I have a 2008 Subaru Outback, 2.5L non-turbo engine, 4 speed auto transmission. The car has just shy of 200k miles on it.

About 3-4 months ago, I thought I noticed a slight lack of power while ascending a highway mountain pass. I only noticed it on the steepest part of the highway, so I thought nothing of it. However over time it got worse, and now my car doesn’t accelerate if I press the gas pedal more than a tiny bit. This happens regardless of the engine speed.

My fuel consumption has also gotten worse. I used to get 20 city and 27 highway mpg, and now I get about 10 mpg across the board. There is currently no check engine light.

Probably unrelated, but the car has been loud, and I think there’s probably a hole or crack in the muffler causing that.

I recently had the following repairs done (or done them myself); all of these were done after the problem first started (some of them were regular maintenance things, not necessarily because I thought they would fix the problem).

  • Replaced leaking head gasket (including replacing all the coolant, oil, and some other gaskets). When the shop put the engine back together, they did a compression test of some sort for all the cylinders and it was apparently “normal”.
  • Replaced variable valve timing switch because they were leaking and had caused a check engine light.
  • Replaced the timing belt and worn idlers
  • Replaced the spark plugs (the old ones were pretty bad and had been occasionally misfiring)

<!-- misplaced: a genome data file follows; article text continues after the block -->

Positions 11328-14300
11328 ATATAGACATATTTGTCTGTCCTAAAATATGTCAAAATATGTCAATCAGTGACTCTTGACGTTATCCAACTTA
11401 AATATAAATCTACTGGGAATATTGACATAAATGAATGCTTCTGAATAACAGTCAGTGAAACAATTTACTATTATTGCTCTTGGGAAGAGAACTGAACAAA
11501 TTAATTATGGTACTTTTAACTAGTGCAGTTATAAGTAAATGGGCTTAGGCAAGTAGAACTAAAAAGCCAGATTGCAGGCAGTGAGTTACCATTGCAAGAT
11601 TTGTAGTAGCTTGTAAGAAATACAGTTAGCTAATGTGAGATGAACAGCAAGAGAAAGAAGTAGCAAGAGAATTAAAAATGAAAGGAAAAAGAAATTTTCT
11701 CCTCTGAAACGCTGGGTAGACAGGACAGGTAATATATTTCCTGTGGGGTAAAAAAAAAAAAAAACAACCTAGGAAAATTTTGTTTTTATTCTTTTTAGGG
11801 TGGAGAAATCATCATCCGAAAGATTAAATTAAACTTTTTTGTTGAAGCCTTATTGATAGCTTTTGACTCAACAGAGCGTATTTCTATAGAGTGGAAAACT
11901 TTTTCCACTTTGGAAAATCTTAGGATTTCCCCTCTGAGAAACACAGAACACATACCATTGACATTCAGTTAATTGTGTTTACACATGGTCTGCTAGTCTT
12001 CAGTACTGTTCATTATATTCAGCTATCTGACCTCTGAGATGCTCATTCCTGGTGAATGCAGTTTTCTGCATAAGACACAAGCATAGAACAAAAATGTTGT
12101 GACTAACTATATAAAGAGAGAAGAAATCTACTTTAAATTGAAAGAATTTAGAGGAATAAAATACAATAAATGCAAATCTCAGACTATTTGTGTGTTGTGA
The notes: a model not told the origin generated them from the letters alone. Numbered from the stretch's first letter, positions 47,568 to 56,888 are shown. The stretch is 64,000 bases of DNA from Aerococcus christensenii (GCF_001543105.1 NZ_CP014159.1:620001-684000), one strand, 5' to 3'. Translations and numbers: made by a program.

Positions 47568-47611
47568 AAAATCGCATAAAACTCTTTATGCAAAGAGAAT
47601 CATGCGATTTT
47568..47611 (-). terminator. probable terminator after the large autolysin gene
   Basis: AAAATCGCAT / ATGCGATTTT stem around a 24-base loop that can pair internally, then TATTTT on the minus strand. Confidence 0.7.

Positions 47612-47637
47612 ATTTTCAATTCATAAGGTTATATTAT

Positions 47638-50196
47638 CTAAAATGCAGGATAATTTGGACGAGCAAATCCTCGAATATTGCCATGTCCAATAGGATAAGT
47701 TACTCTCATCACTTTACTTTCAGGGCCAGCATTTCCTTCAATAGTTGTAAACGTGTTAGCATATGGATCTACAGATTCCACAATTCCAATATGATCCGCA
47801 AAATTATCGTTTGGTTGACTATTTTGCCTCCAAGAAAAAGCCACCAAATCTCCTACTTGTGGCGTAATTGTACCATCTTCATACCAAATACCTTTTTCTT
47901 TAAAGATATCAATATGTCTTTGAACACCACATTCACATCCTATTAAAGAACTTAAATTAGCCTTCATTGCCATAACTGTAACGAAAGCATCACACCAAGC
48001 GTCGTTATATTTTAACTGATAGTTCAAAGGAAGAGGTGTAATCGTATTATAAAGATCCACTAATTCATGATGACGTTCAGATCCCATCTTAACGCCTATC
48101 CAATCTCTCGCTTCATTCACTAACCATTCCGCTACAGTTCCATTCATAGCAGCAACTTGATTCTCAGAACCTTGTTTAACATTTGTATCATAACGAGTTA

• Flushed the transmission

I took it to a mechanic, and they found a dislodged baffle in the airbox (it’s been temporarily screwed back in place), but they said the lack of power is because the transmission is slipping.

This doesn’t make sense to me because if the transmission is slipping, I should see a discrepancy between the road speed and the engine speed when I try to accelerate, right?

Could my lack of power be caused by the transmission, or should I be looking for something else? Is there anything else I could try first before I put a lot of money into a new/rebuild transmission?

  • Welcome to Motor Vehicle Maintenance & Repair! Commented Jul 7, 2019 at 21:36
  • Check that the exhaust remains free-flowing. If, for example, you had a progressive physical failure inside a catalytic converter, or a muffler within which the packing had begun to melt and move, the exhaust path can be obstructed. A progressively-plugged exhaust could generate the symptoms you report. Commented Jul 7, 2019 at 22:38
  • The open source project @ romraider.com (laptop and cable required) allows you to check the long term fuel trims. We recently used this on the 2006 model of your car that showed similar symptoms to find airflow restricted by 20%.
    – ajayel
    Commented Jul 19, 2019 at 17:44

1 Answer 1


The problem was an exhaust restriction.

I determined this when all 4 cylinders misfired at the same time. The freeze frame data indicated that the intake vacuum at the time was only ~7 inHg and the long term fuel trim was around -11%. Disconnecting the exhaust between the front and rear catalysts allowed the engine to run normally, confirming that it was an exhaust restriction.

A 2008 Subaru Outback (and many other Subarus) has 2 catalysts. The front catalyst on my car is fine, which is why the O2 sensors didn't detect a catalyst failure. It seems like it is the rear catalyst that was clogged up, causing an exhaust restriction.

It turns out that there were some front catalysts that Subaru recalled. When the defective front catalysts failed, they would blow out and clog the back catalyst. I don't know many details of the recall, but for anyone experiencing a similar failure, you should contact Subaru to see if you can get your back catalyst replaced as part of the recall. (Otherwise it's ~$1000 for that part in the USA.)

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